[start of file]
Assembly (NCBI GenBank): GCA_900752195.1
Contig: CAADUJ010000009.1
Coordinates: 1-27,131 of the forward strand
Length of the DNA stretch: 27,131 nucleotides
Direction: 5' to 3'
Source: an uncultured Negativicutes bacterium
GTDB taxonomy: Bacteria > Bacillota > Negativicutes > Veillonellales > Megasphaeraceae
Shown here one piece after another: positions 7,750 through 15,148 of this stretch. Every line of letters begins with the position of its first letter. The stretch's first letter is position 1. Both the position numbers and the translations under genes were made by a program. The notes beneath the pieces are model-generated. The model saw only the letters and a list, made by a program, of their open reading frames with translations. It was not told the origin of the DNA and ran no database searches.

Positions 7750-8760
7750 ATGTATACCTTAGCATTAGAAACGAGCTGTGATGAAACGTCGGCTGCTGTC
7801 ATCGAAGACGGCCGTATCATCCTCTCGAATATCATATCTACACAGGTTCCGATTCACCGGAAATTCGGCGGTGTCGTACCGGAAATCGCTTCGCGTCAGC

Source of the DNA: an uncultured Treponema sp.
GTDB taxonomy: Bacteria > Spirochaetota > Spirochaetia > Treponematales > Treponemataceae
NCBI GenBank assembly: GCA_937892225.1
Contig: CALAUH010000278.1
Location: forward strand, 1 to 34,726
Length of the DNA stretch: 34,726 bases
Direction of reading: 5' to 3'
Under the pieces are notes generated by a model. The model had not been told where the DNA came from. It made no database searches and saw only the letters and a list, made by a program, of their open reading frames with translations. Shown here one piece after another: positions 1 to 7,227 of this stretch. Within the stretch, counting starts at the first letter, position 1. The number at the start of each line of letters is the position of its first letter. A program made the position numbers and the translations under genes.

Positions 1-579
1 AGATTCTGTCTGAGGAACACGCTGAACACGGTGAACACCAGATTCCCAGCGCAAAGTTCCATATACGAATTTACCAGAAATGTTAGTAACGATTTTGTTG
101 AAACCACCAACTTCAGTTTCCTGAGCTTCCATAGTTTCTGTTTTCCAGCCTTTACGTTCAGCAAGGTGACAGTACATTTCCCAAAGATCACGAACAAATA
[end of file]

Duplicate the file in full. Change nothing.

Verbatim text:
Assembly (NCBI GenBank): GCA_900752195.1
Contig: CAADUJ010000009.1
Coordinates: 1-27,131 of the forward strand
Length of the DNA stretch: 27,131 nucleotides
Direction: 5' to 3'
Source: an uncultured Negativicutes bacterium
GTDB taxonomy: Bacteria > Bacillota > Negativicutes > Veillonellales > Megasphaeraceae
Shown here one piece after another: positions 7,750 through 15,148 of this stretch. Every line of letters begins with the position of its first letter. The stretch's first letter is position 1. Both the position numbers and the translations under genes were made by a program. The notes beneath the pieces are model-generated. The model saw only the letters and a list, made by a program, of their open reading frames with translations. It was not told the origin of the DNA and ran no database searches.

Positions 7750-8760
7750 ATGTATACCTTAGCATTAGAAACGAGCTGTGATGAAACGTCGGCTGCTGTC
7801 ATCGAAGACGGCCGTATCATCCTCTCGAATATCATATCTACACAGGTTCCGATTCACCGGAAATTCGGCGGTGTCGTACCGGAAATCGCTTCGCGTCAGC

Source of the DNA: an uncultured Treponema sp.
GTDB taxonomy: Bacteria > Spirochaetota > Spirochaetia > Treponematales > Treponemataceae
NCBI GenBank assembly: GCA_937892225.1
Contig: CALAUH010000278.1
Location: forward strand, 1 to 34,726
Length of the DNA stretch: 34,726 bases
Direction of reading: 5' to 3'
Under the pieces are notes generated by a model. The model had not been told where the DNA came from. It made no database searches and saw only the letters and a list, made by a program, of their open reading frames with translations. Shown here one piece after another: positions 1 to 7,227 of this stretch. Within the stretch, counting starts at the first letter, position 1. The number at the start of each line of letters is the position of its first letter. A program made the position numbers and the translations under genes.

Positions 1-579
1 AGATTCTGTCTGAGGAACACGCTGAACACGGTGAACACCAGATTCCCAGCGCAAAGTTCCATATACGAATTTACCAGAAATGTTAGTAACGATTTTGTTG
101 AAACCACCAACTTCAGTTTCCTGAGCTTCCATAGTTTCTGTTTTCCAGCCTTTACGTTCAGCAAGGTGACAGTACATTTCCCAAAGATCACGAACAAATA